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Ferguson and his designers, set designer Erica Zaffarano and prop designer Jim Hibbeler, built the show’s physical environment using little more than a rope, a bucket, a ladder, and a rickety fence. Ron Albert’s lighting design keeps the scene dim, as if this scanty farm resides in perpetual dusk. The actors are not dressed to resemble the animals they portray. Rather, they’re dressed in overalls and prairie dresses—just like human farmers—and rely only on the occasional snort or heehaw to paint these characters’ animal tendencies. Which is the horse and which the donkey? If an audience member isn’t intimately familiar with the book, he will only gradually match the character with the species. As a matter of fact, two of the friends who accompanied me to the theater last Sunday evening found this facet of the show terribly distracting—but I enjoyed the lack of overt identifiers. For one, dressing humans as animals would have lent an inappropriate campiness to what is an otherwise weighty allegory. What’s more, the ambiguity on stage mirrors the somewhat arbitrary establishment of hierarchies in the animals' takeover scheme—of course, the pigs are among the smartest in the barnyard, and so they’re sure to rise to the top. But the fate of, say, a hard-working horse is anybody’s guess.

 

What happens next on the Animal Farm is legend, with a plot twist familiar to high-school English students everywhere: Napoleon, a villainous boar, leverages his cult of personality to establish a totalitarian state upheld by the back-breaking labor of his idealistic animal cohort. Soon, the utopian (Marxist) collective these animals envisioned for themselves—in which each is created equal and all voices are heard—is as good as (Stalinist) manure. By the end of the story, the animals are working harder and eating less than their counterparts at the human-run farm next door.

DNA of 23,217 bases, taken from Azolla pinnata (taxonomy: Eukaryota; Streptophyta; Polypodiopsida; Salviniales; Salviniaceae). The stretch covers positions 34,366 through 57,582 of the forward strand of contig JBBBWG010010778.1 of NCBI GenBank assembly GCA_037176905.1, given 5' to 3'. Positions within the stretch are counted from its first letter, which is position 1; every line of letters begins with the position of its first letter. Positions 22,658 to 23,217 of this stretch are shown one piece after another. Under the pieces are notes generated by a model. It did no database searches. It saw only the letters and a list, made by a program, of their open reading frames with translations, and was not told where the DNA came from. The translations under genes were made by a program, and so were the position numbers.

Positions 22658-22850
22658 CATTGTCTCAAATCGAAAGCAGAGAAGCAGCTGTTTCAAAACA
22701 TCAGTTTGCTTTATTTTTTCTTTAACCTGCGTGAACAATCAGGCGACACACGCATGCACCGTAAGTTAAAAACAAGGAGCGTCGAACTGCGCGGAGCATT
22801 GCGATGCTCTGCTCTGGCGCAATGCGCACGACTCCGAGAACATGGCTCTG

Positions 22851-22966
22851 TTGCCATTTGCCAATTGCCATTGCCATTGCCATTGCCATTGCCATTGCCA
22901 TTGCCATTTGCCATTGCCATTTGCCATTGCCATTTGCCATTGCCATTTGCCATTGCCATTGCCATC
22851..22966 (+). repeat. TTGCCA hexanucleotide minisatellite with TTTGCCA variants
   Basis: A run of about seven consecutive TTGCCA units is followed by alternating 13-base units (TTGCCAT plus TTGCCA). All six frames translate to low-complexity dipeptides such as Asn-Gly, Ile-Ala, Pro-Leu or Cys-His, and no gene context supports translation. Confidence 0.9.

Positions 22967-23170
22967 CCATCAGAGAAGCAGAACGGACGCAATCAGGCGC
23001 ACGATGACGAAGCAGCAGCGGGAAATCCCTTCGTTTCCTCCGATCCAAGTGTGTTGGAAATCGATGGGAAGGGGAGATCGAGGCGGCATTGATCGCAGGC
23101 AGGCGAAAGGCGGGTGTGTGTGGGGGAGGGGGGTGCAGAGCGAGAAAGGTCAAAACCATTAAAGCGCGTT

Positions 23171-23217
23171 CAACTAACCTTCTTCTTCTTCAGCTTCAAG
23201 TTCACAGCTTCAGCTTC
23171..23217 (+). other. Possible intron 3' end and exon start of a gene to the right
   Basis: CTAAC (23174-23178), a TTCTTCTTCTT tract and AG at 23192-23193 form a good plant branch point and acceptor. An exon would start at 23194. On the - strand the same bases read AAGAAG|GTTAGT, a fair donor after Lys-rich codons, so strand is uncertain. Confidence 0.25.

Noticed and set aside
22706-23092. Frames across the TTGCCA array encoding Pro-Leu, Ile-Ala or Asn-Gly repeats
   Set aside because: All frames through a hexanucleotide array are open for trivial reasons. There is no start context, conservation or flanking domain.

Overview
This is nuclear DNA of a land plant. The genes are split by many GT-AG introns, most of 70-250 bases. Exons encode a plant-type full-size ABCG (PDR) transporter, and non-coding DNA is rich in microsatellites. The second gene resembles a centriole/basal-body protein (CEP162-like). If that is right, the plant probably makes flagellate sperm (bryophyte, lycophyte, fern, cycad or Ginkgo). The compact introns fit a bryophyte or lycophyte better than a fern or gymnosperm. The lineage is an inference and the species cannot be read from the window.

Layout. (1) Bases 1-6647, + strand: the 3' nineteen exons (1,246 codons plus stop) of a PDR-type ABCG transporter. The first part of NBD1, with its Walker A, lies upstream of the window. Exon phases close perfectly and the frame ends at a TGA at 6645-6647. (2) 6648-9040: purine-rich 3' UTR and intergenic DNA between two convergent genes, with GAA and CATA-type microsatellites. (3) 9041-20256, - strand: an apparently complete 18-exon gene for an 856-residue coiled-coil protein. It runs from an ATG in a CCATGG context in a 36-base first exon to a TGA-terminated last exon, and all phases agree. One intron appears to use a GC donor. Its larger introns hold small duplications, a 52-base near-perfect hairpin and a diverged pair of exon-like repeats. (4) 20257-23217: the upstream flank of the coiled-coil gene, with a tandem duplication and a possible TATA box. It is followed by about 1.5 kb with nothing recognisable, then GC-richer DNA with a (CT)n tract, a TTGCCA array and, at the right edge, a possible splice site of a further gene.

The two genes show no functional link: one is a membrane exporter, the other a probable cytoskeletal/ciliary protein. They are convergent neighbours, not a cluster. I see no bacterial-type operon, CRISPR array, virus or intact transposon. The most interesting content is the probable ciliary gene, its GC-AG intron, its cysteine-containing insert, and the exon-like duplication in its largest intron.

No matter what her political persuasion, a theatergoer will, during the course of this grueling two-hour performance, recognize countless parallels with the present situation in the United States. Is American-style Democracy equally ill-fated? In a roundabout way, that is the question Ferguson asks with his production. In this critic's opinion, it is both noble and brave of Ferguson to do so: Even with the recent election of Barack Obama, it’s hard to deflect the argument that our nation—the one that damns all who “hate freedom”—has, over time, become less concerned with individual rights. In other words, we’re just like the pigs!

Thankfully, even in the midst of the heavy politics of the play, there is an occasional dash of comic relief: In one hilarious scene, a trio of doltish sheep—the bottom of the heap in this emerging hierarchy—are asked to recite the community’s new mantra: “Two legs bad. Four legs good.” These so-called equal citizens (played with excellent comic timing by strong physical actors) exchange blank stares and pat at their mouths.

But overall, in spite of the production's more ponderous moments, watching it was a core-rattling experience. Animal Farm sent me reeling out the Southern Theater’s front doors and straight into the arms of the adjacent Town Hall Brewery. Once safely seated, I proceeded to drown my jitters with a pint of ale which was accompanied by a lively post-show discussion with the six friends who accompanied me to this pre-election performance. As our conversation stretched into the wee hours, covering everything from the production’s considerable flaws to the impending election and the startling relevance of this aging story, I had a thought: This was the most rigorous debate about theater I’d had in a long while. If Animal Farm wasn’t a complete success as a piece of entertainment, it was, at the very least, a runaway hit in terms of provoking thought and conversation.

About the writer: Christy DeSmith is a former editor at The Rake. She is also a freelance theater critic and was recently named an affiliated writer for 2007-08 by the Theatre Communications Group and American Theatre magazine.

What: George Orwell's Animal Farm adapted by Ian Wooldridge, by Jon Ferguson and Ktron
Where: Southern Theater, Minneapolis, MN
When: Performances run through November 16, 2008
Tickets: $22